A usage variance is the difference between the expected number of units used in a process and the actual number used. If more units are used than expected, the difference is considered a negative variance. If fewer units are used than expected, the difference is considered a positive (or favorable) variance. For example, the standard number of ounces of titanium needed to fabricate a widget is ten. If the actual number used is eleven, there is a negative usage variance of one ounce.
A usage variance can be stated in terms of the number of units differential. It can also be restated into currency by multiplying the variance by the standard cost of the units. To continue with the example, if one ounce of titanium costs $100, the cost of the one-unit usage variance is $100. The calculation of this costed form of usage variance is:
(Actual usage - Expected usage) x standard cost per unit
The usage variance concept is most commonly applied to judge the volume of materials used in a production process, and is called the direct material usage variance. The concept is also applied to the amount of labor used; in this case, it is called the labor efficiency variance.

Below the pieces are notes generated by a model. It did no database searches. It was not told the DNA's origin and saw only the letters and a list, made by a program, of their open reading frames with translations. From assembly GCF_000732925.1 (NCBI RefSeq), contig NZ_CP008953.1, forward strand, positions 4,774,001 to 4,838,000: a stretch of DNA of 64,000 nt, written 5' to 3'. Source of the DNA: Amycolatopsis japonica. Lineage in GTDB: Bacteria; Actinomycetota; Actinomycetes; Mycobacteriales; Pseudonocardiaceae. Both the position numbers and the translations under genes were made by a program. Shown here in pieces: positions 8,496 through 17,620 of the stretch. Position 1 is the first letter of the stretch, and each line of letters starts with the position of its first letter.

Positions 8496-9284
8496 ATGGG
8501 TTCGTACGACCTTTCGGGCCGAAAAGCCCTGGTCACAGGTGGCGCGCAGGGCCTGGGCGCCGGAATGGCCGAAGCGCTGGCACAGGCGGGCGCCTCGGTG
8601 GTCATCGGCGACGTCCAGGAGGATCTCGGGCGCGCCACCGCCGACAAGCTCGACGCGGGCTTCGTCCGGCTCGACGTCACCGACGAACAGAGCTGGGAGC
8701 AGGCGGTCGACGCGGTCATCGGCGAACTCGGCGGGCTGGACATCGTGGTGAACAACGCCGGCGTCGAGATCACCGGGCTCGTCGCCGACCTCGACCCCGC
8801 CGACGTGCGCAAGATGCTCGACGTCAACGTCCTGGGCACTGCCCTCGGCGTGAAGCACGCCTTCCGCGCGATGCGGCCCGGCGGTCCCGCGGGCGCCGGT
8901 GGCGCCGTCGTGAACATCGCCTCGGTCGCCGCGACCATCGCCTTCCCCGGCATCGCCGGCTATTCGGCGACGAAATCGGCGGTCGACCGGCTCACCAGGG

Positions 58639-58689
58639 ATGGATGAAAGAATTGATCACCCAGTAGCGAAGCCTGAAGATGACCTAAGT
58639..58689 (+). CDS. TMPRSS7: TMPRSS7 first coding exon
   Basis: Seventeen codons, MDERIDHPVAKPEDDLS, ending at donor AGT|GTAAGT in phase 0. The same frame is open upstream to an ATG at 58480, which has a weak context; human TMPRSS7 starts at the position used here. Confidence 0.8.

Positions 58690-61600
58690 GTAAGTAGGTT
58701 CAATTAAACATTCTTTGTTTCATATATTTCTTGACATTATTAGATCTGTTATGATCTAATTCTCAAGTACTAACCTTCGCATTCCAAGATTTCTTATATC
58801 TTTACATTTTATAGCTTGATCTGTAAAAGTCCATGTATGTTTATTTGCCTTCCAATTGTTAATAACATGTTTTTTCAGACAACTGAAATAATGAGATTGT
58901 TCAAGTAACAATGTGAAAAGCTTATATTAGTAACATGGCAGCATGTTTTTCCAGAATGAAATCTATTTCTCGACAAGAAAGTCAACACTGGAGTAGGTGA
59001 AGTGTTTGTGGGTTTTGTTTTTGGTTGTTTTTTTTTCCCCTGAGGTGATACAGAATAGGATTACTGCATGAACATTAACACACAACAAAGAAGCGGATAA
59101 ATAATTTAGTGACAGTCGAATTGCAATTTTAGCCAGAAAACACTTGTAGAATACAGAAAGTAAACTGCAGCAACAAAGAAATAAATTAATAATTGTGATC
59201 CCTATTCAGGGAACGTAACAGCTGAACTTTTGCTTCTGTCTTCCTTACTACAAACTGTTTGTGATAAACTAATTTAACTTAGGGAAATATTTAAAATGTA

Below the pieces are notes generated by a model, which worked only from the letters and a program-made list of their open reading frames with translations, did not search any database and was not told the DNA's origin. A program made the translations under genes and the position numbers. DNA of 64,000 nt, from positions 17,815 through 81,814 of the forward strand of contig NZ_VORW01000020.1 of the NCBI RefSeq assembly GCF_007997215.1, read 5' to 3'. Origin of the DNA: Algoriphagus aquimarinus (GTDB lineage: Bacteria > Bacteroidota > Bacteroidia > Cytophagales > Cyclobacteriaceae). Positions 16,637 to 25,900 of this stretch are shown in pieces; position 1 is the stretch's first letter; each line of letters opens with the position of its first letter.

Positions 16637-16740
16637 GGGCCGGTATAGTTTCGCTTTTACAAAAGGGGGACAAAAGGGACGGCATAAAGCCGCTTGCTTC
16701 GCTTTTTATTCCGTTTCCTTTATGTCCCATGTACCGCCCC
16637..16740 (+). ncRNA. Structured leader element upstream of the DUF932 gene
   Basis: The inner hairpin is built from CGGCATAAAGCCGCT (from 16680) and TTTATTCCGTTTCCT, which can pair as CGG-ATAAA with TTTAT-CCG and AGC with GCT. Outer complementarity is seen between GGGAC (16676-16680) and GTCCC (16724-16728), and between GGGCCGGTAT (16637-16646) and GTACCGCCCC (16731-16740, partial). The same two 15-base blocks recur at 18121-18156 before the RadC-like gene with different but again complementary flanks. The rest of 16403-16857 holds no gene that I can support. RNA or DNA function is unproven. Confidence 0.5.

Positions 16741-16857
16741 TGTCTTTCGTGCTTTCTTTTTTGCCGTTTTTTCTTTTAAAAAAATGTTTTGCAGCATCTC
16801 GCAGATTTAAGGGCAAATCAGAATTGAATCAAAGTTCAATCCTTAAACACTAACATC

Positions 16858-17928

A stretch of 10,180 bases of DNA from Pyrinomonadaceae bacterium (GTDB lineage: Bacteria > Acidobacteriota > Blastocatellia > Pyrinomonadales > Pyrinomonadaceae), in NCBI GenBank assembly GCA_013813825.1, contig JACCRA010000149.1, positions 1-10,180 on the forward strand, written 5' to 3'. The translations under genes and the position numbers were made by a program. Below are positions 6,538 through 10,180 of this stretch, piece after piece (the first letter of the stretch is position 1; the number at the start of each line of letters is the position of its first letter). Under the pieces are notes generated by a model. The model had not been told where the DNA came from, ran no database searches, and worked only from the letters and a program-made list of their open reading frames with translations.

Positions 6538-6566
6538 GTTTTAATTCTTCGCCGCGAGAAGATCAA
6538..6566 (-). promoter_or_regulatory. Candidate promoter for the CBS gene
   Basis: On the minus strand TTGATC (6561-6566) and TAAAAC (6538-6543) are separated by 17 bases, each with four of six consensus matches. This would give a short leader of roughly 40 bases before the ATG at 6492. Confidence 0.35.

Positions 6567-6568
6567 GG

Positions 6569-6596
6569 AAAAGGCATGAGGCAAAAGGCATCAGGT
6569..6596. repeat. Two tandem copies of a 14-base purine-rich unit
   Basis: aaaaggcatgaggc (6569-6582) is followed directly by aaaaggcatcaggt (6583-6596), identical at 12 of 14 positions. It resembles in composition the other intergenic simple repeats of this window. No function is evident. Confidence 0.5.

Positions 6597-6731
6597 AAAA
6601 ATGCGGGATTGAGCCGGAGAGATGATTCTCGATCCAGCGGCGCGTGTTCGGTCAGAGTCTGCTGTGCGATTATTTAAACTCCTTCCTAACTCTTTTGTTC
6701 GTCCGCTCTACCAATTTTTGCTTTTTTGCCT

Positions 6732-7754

The usage variance can be of considerable utility from a management perspective, since it highlights areas in which there may be excessive levels of waste. These areas can then be targeted for investigation, followed by one or more improvement projects.
The usage variance concept is only used in a standard costing system, where the engineering staff creates standard usage levels that form the baseline for analyses. Standard usage amounts are stored in bills of material (for materials) or in labor routings (for labor). These standards may be adjusted from time to time, based on subsequent engineering reviews of products and processes, and on changes in the expected level of scrap derived from a process. If a standard is set incorrectly, it will trigger an essentially meaningless variance, since the basis of comparison is wrong.